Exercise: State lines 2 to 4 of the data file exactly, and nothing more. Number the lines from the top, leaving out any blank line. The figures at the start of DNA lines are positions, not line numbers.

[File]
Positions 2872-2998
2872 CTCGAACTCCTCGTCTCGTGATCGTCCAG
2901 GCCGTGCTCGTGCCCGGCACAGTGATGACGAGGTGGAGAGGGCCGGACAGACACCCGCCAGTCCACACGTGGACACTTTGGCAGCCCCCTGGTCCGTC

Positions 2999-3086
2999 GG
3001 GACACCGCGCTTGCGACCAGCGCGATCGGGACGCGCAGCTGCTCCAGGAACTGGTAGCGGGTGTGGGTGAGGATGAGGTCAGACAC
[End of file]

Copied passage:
2872 CTCGAACTCCTCGTCTCGTGATCGTCCAG
2901 GCCGTGCTCGTGCCCGGCACAGTGATGACGAGGTGGAGAGGGCCGGACAGACACCCGCCAGTCCACACGTGGACACTTTGGCAGCCCCCTGGTCCGTC

Positions 2999-3086